Prince Harry has extended his tour of Nepal to do his "small bit" to help a disaster response charity rebuild an earthquake destroyed school.
Harry will spend six days eating, sleeping and working with Team Rubicon UK volunteers in a remote village whose makeshift classrooms will not stand the coming rainy season.
More than 100 pupils are being taught in a temporary school made of poles, tarpaulins and tin after the devastating earthquake struck the country last April killing almost 9,000 and damaging almost a million houses and buildings.
At a reception hosted by Britain's Ambassador to Nepal Richard Morris at his official residence in Kathmandu, Harry said: " The people I have met and the beauty of this country make it very hard to leave.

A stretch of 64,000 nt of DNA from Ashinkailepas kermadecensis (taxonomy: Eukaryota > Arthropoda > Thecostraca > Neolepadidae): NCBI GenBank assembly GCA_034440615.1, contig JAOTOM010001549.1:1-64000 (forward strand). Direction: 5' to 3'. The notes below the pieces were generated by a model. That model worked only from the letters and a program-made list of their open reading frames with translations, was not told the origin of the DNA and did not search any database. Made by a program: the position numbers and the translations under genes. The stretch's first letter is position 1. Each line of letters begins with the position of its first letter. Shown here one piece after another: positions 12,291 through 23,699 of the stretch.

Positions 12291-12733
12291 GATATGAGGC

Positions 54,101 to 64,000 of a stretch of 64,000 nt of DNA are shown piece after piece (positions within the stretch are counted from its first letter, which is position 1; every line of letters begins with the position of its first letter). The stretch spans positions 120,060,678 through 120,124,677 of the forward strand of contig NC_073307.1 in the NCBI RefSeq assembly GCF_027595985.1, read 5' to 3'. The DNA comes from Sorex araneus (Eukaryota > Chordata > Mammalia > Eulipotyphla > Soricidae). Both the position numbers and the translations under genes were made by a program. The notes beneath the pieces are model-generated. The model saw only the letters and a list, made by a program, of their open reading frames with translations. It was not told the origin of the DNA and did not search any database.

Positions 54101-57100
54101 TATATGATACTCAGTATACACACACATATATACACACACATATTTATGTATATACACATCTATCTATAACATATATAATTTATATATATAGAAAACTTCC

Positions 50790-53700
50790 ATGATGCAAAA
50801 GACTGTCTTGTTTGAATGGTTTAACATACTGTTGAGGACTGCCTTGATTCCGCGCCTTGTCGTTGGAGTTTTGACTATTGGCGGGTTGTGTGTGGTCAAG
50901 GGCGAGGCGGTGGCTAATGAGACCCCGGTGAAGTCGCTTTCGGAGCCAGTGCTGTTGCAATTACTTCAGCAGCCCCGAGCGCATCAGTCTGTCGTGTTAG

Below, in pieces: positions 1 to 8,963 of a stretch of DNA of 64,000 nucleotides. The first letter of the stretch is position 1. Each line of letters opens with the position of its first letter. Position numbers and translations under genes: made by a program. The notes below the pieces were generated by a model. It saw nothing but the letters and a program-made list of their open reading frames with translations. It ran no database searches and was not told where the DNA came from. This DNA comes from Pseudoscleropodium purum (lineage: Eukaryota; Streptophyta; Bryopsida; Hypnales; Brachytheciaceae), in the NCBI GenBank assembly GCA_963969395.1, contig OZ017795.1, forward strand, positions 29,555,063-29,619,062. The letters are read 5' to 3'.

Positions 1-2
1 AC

"Thankfully however, I'm not leaving just yet. I will be spending the next six days in a remote village with a charity called Team Rubicon.
"The team I'm joining will be working with a community to rebuild a school damaged in the earthquake. I'm so grateful to have this opportunity at the end of my official tour to do my small bit to help this beautiful country."
Harry joked that the tika dot - a symbol of welcome - placed on his forehead many times during his five-day visit, had become a permanent symbol: "If anything I may have been a bit too welcome. This tika is here to stay."
And in a sombre moment the Ambassador called for silence to mark the terrorist attacks in Brussels.